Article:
In a recurring visual and ambient leitmotif for the fine and sometimes perversely magnetic Amazon show Goliath, a crane shot brings us swooping down on the Ocean Lodge Hotel in Santa Monica. This visual cue adds mythic and film noir-ish measure to the humble home of our antiheroic protagonist, lawyer Billy McBride (Billy Bob Thornton), who we quickly learn has descended from champion attorney to elbow-bending downward spiral. He also spends much time in the nearby retro-kitschy watering hole Chez Jay — to marinate, to work, to pass the hours of his sorry life — and occasionally drifts to the Santa Monica Pier area, bottle and self-destructive will at the ready.
But alas, in a scenario reminiscent of Paul Newman’s sodden but rebounding character in The Verdict, and any number of other models in film and television, a case lands in his lap so ripe and so demanding of bringing to justice, he snaps out of his stupor (if stopping short of actual sobriety) and gets very busy. Courtesy of the dimple-grinned Thornton’s strange blend of Southern charm and pockets of venom, our hero brings out his suitcase of cunning and doggedness to a David v. Goliath–esque fight against an immoral weapons corporation and the death of a worker by exploding boat.
In a legal battlefield with a deep-pocketed, government-abetted defense company, the challenges are many — including intimidation, judge-baiting, framing, and possible visits from a hit man. Thornton resorts to clever and resilient tactics, such as calling on his friend Brittany (Tania Raymonde), a prostitute with a heart of gold and a habit. The plot’s thickening includes his former partnership — and now contentious sparring partner — with creepy law-firm magnate Donald Cooperman (William Hurt, in another of his sordidly compelling roles, killing it softly), who responds to the pending legal action with, “I want a ‘shock and awe’ shit show. Should this man sue us, he needs to regret it.” Billy’s ex-wife (Maria Bello) still works with him. Side plots involve the tension of his tenuous relationship with his daughter, in-house conniving at the law firm, and our hero’s own redemption.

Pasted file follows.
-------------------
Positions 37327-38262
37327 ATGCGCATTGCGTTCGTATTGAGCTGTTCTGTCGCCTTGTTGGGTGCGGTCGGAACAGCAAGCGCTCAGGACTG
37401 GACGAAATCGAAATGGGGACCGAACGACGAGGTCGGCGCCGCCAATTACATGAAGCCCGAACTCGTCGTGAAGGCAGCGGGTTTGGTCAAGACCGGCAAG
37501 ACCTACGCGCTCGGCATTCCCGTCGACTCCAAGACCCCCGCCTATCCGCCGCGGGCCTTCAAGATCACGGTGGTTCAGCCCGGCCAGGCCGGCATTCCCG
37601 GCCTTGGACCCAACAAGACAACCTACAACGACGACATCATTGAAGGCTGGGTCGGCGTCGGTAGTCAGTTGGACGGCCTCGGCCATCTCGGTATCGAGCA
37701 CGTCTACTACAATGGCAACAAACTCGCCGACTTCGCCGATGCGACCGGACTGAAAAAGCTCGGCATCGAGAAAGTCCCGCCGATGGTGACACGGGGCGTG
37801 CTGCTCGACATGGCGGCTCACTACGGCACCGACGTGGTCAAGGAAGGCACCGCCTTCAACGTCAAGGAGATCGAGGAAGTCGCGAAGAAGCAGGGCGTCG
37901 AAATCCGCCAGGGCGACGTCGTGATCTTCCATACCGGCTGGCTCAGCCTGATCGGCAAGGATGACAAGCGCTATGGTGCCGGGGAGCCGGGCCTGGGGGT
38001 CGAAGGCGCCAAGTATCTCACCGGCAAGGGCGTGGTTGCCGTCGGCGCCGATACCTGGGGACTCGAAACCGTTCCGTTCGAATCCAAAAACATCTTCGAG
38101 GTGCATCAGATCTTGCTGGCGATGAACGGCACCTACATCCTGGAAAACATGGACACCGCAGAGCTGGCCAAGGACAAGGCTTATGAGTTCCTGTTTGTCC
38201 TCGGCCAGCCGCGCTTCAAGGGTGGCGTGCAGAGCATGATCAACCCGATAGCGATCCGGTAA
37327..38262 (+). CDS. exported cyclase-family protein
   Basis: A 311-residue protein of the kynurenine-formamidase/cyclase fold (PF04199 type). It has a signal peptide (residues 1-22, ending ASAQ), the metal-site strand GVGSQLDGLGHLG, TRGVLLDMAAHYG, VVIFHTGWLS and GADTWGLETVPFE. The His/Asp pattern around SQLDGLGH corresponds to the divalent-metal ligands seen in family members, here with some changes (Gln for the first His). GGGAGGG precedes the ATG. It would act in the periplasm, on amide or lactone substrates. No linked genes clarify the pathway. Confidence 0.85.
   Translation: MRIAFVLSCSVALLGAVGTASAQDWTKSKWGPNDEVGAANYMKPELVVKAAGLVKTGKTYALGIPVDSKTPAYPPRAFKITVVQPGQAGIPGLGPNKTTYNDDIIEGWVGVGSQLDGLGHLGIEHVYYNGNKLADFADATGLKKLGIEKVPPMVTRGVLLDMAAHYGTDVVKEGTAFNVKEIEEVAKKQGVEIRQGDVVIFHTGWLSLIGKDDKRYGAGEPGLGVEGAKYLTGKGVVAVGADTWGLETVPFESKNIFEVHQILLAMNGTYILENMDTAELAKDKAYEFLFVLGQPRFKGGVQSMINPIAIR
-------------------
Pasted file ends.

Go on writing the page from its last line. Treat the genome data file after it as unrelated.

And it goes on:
Back to the Ocean Lodge crane shots: That touch also represents a fascinating morphing medium angle tucked into Goliath, further proof of TV’s dramatic rebirth and entry into the higher quarters of American culture. Crane shots were once a sign of a big budget, rarely seen on television. Today, cheap camera-bearing drones do the trick. A once-prohibitive technology is now in the hands of the people. The eight-episode series also represents a triumphant entry into the “new TV” dimension from a hero of old-school television — David E. Kelley, he of Ally McBeal, The Practice, and Boston Legal fame. This is his first new project in eight years, and it’s in the notably different atmosphere of non-broadcast TV and its bigger budgets, with free creative control and the ability to create one fixed, long piece versus a series of undetermined length.
Thornton makes his own seamless transition from film to TV, and his bad boy savior presence itself wears very nicely in the long haul of eight hours, anchors the epic, and keeps us tuned in (be careful: it may be hard to watch just one episode at a time). In another film-echoing touch, the “Goliath” in the picture is played by the hatless Dwight Yoakam, who also played the villain factor in Thornton’s cinematic debut (and masterpiece), Sling Blade.
Goliath comes together with an uncommon and artistic small-screen power, the stuff of must-see TV. If it sometimes slips into the by-now care-worn TV law/courtroom genre, that cozy is roughed up with shady, multi-shaded characters and given a re-invigorating and artful shot in the arm. Plus, gotta love those crane shots.